Normally a FONSI is accompanied by a final decision from local agencies, but mineral withdrawals have a more complicated process. Congress granted the authority to withdraw federal lands from mining solely to the Secretary of the Interior (because BLM manages the minerals that underlay both BLM and USFS lands, and BLM is housed in the Dept. of Interior). So next, the local agencies will send a withdrawal application, EA, and public comments to the Regional Forester and state BLM Director, who will make their recommendations to the Chief of the Forest Service and National BLM Director, who will in turn, make their recommendations to Secretary of the Interior Sally Jewell, who will make the final decision. Meanwhile, we are hopeful that our Senators and Congressman will continue their efforts to advance a permanent mineral withdrawal through the Southwest Oregon Salmon and Watershed Protection Act (SOWSPA).
What can we all do next? Please send a thank you note to our Congressman and Senators thanking them for their efforts on behalf of the mineral withdrawal. We need to let them know that this issue is still important to us —that we are watching, waiting, and appreciatively cheering them on.
Here is a sample note to send via snail mail –or via the “contact me” page on their websites. Please personalize:
Dear [Sen. Wyden, Sen. Merkley, Rep. DeFazio, I want to thank you for your efforts to help advance a mineral withdrawal for the headwaters of Southwest Oregon’s region’s cherished wild rivers. I care deeply about protecting the extraordinary rivers of the Kalmiopsis and Wild Rivers Coast, and I appreciate your leadership with the Southwest Oregon Salmon and Watershed Protection Act, which will help provide permanent protection from mining threats. Sincerely, [your name]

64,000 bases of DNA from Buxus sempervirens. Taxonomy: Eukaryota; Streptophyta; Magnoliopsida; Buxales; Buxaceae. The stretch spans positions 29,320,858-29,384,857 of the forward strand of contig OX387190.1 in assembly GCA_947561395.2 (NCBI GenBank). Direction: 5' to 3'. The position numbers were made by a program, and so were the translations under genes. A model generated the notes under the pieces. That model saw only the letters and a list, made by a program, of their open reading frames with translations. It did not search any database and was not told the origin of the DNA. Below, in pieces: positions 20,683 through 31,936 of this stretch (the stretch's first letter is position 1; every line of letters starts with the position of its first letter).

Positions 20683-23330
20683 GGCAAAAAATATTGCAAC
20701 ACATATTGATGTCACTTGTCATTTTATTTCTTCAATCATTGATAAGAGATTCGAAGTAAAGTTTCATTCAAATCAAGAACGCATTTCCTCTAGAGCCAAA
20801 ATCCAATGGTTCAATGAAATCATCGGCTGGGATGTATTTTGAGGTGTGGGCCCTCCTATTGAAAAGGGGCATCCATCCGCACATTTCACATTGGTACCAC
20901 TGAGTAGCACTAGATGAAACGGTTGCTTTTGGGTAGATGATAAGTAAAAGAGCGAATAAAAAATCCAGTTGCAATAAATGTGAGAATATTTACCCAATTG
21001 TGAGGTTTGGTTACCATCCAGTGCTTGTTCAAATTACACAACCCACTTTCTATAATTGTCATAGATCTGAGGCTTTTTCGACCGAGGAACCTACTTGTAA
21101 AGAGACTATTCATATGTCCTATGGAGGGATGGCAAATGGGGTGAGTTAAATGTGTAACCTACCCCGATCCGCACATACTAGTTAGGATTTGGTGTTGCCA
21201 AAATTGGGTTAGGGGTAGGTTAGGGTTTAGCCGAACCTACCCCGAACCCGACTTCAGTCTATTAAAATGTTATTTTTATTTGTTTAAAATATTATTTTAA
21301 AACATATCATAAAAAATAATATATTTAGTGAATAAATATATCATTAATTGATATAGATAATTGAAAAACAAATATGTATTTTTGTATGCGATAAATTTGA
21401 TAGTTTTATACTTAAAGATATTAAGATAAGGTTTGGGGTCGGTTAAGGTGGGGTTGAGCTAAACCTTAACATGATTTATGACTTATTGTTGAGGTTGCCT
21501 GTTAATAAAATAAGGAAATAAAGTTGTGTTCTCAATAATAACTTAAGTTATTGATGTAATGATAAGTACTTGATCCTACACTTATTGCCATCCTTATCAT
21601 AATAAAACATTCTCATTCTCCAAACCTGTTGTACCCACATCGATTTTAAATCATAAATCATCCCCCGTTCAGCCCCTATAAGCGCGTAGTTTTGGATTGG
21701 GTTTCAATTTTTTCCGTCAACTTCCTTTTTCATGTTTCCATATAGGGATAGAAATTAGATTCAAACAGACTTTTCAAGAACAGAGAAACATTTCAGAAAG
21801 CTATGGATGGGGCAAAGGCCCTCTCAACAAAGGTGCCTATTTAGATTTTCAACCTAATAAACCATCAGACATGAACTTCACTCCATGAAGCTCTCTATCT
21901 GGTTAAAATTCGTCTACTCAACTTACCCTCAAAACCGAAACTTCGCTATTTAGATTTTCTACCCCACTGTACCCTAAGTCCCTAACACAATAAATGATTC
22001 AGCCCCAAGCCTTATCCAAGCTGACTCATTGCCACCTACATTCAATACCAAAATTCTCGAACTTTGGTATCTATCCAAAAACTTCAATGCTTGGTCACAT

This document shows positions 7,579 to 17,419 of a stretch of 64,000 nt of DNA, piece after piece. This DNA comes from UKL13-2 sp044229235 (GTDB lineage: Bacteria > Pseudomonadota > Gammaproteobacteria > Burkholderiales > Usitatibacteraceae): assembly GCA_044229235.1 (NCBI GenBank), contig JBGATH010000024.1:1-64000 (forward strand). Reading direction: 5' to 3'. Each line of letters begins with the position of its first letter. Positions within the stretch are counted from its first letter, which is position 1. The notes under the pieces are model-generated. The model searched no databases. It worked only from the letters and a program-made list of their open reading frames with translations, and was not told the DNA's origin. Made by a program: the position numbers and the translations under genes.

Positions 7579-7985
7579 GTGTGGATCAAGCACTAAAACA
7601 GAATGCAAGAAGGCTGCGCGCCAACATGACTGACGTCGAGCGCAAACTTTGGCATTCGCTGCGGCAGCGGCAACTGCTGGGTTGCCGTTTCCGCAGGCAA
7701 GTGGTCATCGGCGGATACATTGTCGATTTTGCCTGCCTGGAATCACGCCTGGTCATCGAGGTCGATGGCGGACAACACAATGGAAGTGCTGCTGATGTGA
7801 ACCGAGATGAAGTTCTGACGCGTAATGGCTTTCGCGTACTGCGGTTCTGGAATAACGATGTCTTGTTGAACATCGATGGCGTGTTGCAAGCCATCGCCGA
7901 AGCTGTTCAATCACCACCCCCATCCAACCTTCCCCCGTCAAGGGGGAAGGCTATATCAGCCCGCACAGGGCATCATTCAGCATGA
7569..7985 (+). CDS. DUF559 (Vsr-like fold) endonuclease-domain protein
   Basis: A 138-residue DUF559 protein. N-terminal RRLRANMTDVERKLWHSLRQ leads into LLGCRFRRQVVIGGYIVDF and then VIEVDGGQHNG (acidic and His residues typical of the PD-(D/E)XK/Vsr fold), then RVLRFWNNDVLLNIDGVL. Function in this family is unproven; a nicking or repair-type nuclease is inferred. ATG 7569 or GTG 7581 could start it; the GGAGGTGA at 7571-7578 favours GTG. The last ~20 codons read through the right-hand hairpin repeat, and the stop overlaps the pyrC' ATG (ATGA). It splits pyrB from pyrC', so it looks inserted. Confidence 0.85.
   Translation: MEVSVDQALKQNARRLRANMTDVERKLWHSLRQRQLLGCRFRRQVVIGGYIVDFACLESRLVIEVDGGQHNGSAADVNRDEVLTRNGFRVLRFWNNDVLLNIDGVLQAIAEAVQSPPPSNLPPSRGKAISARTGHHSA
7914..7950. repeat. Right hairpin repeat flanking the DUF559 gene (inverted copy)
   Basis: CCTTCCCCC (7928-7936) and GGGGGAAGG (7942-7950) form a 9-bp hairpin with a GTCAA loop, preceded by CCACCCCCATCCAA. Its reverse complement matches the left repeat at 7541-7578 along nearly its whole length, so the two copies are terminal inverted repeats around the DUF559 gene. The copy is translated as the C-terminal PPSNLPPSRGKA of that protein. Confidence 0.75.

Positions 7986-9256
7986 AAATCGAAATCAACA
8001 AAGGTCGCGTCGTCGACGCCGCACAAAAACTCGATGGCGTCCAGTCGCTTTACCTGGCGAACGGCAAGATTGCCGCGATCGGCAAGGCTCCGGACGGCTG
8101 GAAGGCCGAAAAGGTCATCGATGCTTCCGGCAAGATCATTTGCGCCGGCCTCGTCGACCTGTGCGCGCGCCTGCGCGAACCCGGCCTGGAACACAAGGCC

Or if it’s easier to pick up the phone, please call with the same message:
Senator Wyden: (202) 224-5244 or (541) 858-5122 (Medford Office)
Senator Merkley: (202) 224-3753 or (541) 608-9102 (Medford Office)
Rep. DeFazio: (202) 225-6416 or (541) 269-2609 (Coos Bay office)
A huge thanks to all who have helped by attending public meetings, town hall meetings, submitting comments, and making calls. We’ll continue to track the progress of this mineral withdrawal, and keep you posted.
If you were hiking on any of our beautiful coastal trails earlier this spring, you may have noticed that a lot of salal (Gaultheria shallon), a hardy shrub that is usually lush and leafy, was instead a ghostly white. This damage was from exotic “greenhouse thrips” (Heliothrips haemorrhoidalis). The thrips attack the lower surface of leaves first and then, as feeding progresses and the population increases, move to the upper surface, causing severe damage to leaves.